They're always tinkering with the with it in the U. S. You know, it's clearly not slam dunk, but we see much more red teams, green teams. At the board level before they have this strategic session with the full board and executive. It's also been discussed with proxy agencies like ISS and Glass Lewis, and there are others that have talked about what more can the board be doing to make sure that we're tapping into that talent.

Oliver Cummings: I had a discussion with another podcast guest, Roger Martin, where he was advocating a set up it was cutting through both the exec and non exec. So effectively had one team focused on coming up with one strategy, but it included a combination of execs and non execs, another on another, and another on another, and then [00:33:00] they would go up against each other.

Baroness Moyo: Fundamentally it's about innovation. So I don't a priori say it, my way is the only way. I think it's great to debate what the pros and cons of these different approaches are. But I wouldn't just squirm my face and say it hasn't worked. And that's not a good enough reason just because it hasn't worked doesn't mean it might not work or at least.

Some of the things that are being challenged, the status quo that's being challenged by having these ideas I think is something we should be debating. I think boards themselves should be debating. And we constantly debating tenure with debating, populating boards, what kind of people do we want?

Why not better milk out the value of these boards when they're there? There's so many talented people and more and more, the age is getting younger. So If your job is just seen as rubber stamping and you're, I joined my first board when I was 38. Why do I want to have a lifetime sitting on a board where it's just rubber stamping?

I prefer to get tapped. To add more value, offer more of [00:34:00] a perspective. What are your experiences you were in DA with? What were people saying about the pandemic you are at a conference with Sam Altman talking about generative ai? Bring that to the strategic discussion.

I think that there, there should be avenues for that in the boardroom.

Oliver Cummings: Let's talk about succession. And in terms of CEO selection, you referenced your experience on one board of four CEOs in a six year period.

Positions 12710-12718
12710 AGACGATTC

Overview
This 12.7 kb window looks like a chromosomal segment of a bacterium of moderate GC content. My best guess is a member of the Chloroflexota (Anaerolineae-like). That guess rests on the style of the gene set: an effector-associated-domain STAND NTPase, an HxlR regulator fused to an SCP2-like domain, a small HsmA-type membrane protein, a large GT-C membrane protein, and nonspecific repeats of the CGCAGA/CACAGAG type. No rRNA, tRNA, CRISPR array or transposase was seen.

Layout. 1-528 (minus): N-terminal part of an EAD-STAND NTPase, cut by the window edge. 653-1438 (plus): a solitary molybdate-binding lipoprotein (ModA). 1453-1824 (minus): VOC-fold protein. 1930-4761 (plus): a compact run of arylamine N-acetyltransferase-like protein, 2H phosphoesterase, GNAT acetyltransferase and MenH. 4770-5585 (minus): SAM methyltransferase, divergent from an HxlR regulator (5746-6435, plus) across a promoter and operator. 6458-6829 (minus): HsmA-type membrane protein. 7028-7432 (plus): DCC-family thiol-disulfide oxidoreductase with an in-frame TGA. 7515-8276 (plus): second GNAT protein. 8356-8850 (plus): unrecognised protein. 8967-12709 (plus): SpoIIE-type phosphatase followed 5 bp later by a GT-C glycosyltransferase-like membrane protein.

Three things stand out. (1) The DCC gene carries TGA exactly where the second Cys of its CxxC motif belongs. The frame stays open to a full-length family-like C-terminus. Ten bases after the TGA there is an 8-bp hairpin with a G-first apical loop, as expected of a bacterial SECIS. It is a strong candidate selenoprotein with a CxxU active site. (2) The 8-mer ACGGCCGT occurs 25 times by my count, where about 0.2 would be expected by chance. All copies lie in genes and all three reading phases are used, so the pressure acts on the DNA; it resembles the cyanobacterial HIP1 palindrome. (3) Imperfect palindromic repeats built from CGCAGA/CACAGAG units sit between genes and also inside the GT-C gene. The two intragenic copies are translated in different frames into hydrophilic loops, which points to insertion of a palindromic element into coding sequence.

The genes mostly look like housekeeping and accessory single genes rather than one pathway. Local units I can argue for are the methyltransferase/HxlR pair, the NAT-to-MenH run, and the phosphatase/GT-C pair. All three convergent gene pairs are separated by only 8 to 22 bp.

Baroness Moyo: I think people listening to my bio will be very obvious. So I don't think i'm breaching any confidence This is a public thing. So it was barclays bank And I would say the biggest learnings is that a board has to take in a lot of exogenous and external input into who they're picking as a CEO.

You know, you ask regulators, you ask government officials. You want to get a sense of the man, as we used to say. I'm sure that's not even allowed to say anymore, but I'm of a different generation, I've got fantastic friends who are [00:35:00] CEOs, such as Emma Walmsley, Dame Emma at GSK, but many others.

And you want to get as broad a. How do they engage? And I think really being able to tap into a broad array of sources back channeling is great on paper, but it can be quite dangerous if those same organizations or people feel that they have a greater say in who a CEO might be.

So to put it simply, you could be in the danger of putting a certain type of person into a seat simply because the regulator, who of course does govern license to trade for the business, you know, you want to make sure that you're all on side, but if their motivations for having a certain type of person or certain person in the situation as CEO dominates [00:36:00] your choice.

And it's against what the board might think or people on the board might think is the best candidate. It's those type of exogenous or external input whether it's I just have regulated it, but it could be shareholders. Those types of input, while welcome, I think should not dominate the ultimate decision.